66 million years ago (at the end of the Cretaceous period), an ecological event occurred that wiped the dinosaurs out. Scientists still debate exactly what the event was, but most theories seem to focus on a large asteroid hitting the Earth, causing dramatic environmental change.
The dinosaurs didn’t survive, but other more adaptable animals did. When environmental change came, the dinosaurs just couldn’t adapt fast enough. Small mammals survived and later thrived under the new conditions.
So what about the corporate world? Are large S&P 500 companies the world’s new dinosaurs?
Quite possibly! Large dominant companies, like IBM, Exxon, and Microsoft, have to focus on the largest multi-billion dollar niches to sustain themselves…making them highly dependent upon just a few economic niches.
When the next “economic asteroid” hits, those guys might be the first to go!
Couldn’t a large company like Exxon adapt to a global shift to electric cars?
Potentially, but not without great difficulty. In most scenarios, Exxon wouldn’t be able to maintain the same market cap it commands today.
Instead, smaller nimble companies would fill the new niche faster.
This train of thought suggests that investing in a smaller company with a diversified income model might survive longer.
But predicting which niche is going to grow is nearly impossible. They could just as easily be wiped out. Self-driving cars? Electric cars? Drones? Smart Watches? Smart Homes? Wearable computers? Quantum computers? What innovation is going to be next? The list of possibilities seems endless.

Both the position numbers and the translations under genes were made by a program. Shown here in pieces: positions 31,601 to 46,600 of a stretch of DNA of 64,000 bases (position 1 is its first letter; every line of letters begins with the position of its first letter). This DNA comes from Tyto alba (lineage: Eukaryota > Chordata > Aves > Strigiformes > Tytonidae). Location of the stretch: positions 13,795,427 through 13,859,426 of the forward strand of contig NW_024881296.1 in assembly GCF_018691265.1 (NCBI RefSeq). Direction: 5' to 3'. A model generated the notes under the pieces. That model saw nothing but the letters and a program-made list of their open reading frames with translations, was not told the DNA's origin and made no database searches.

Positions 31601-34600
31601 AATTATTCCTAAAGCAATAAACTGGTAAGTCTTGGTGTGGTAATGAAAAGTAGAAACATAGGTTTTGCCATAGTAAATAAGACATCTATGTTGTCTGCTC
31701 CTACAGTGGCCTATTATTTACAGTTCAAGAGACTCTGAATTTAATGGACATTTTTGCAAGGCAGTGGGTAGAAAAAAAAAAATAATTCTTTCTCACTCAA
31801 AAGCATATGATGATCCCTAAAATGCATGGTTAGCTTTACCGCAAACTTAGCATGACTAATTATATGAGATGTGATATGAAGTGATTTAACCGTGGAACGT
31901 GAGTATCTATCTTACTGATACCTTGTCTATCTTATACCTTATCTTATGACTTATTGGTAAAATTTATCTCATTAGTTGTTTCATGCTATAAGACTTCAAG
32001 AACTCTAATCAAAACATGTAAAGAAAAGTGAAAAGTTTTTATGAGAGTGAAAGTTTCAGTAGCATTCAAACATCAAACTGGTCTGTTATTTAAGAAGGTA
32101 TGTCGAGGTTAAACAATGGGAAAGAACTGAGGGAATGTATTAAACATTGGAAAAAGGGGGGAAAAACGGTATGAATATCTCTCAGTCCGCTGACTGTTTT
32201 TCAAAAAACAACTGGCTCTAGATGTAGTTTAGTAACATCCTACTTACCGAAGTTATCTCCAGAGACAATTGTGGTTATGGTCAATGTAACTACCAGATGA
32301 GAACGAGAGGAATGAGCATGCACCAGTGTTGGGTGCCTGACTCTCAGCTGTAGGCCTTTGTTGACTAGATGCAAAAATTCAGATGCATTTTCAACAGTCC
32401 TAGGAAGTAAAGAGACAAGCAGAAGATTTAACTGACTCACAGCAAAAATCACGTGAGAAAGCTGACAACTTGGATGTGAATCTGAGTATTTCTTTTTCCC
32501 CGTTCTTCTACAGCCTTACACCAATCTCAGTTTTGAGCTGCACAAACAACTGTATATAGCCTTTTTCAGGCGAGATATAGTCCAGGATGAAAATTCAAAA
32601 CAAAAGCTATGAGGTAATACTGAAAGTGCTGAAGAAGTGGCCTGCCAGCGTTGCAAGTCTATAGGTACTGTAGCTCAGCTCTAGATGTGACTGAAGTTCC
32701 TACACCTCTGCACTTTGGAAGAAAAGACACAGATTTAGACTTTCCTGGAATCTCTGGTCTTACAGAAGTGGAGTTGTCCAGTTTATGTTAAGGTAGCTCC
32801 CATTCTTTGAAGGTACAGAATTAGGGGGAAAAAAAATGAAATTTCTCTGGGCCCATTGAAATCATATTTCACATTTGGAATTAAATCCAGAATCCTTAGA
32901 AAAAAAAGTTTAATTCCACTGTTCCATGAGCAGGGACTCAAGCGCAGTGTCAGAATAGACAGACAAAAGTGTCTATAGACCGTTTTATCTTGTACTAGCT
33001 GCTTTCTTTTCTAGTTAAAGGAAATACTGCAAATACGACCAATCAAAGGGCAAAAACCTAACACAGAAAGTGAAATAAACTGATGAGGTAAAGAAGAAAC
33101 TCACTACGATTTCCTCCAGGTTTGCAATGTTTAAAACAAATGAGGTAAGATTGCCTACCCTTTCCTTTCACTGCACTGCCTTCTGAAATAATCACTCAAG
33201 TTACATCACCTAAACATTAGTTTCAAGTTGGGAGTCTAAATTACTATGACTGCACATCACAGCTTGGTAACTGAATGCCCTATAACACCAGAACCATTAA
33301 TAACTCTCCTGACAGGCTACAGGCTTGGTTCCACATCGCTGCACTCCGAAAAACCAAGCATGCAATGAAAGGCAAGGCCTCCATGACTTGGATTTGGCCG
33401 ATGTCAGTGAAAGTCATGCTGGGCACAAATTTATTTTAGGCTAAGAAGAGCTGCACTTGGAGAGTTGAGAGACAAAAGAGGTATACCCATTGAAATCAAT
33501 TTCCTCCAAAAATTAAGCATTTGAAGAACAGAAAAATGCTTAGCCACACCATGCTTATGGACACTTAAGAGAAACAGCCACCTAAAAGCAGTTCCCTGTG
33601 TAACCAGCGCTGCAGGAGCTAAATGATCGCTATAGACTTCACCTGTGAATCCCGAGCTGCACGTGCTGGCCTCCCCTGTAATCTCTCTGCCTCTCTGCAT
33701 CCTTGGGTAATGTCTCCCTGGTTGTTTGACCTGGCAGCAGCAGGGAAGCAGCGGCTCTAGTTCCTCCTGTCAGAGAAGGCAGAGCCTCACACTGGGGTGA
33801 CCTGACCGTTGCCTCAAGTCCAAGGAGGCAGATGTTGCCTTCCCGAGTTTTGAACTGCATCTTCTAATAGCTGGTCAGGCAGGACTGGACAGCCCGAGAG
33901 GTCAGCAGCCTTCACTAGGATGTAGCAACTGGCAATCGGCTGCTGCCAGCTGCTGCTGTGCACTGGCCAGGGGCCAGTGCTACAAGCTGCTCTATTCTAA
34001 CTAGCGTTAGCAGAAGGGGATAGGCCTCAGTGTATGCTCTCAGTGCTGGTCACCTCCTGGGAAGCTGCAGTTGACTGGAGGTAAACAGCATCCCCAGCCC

How do the world’s great investors solve the problem of creative destruction? Answer: They don’t.
The world’s great investors are well aware of the complexity of investing in industries under dramatic change. They simply try to avoid the problem.
To get rich, you find businesses with durable competitive advantage and you don’t overpay for them. Technology is based on change; and change is really the enemy of the investor. Change is more rapid and unpredictable in technology relative to the broader economy. To me, all technology sectors look like 7-foot hurdles. — Warren Buffett
Investing well, means finding great companies that will perform exceptionally not only today, but also tomorrow. As Buffett alludes to in his quote, if a particular niche encounters little change, it can be quite profitable.
There is a great book I’ve been reading that illustrates these points even further, The Innovator’s Dilemma by Clayton M. Christensen. In the book Mr. Christensen takes a deep analytical look at several industries and examines why success is so hard for innovative companies to sustain.
It’s an excellent read. If you have an interest in this topic, I highly recommend it.
Despite the difficulty of investing in companies with real staying power anymore, there are still some big takeaways that any investor can utilize from this thought exercise:
- Owners of index funds still need to worry about creative destruction. It can create unnecessary capital gains taxation.
- Bigger doesn’t always meant better. Being the biggest competitor doesn’t mean you’ll survive longer if you occupy the wrong niche when change comes.
- Business diversification in multiple niches might be a key to long term company survival.
- Small niches today might eventually become tomorrow’s big niches. (Example: electric cars)
- Making good long term investments means finding a company that succeeds in today’s environment, and will absolutely thrive in tomorrow’s.
- Great investors frequently try to avoid the problem of creative destruction. They avoid high-tech firms and invest in niches with little to no change.
[Image Credit: Wikipedia]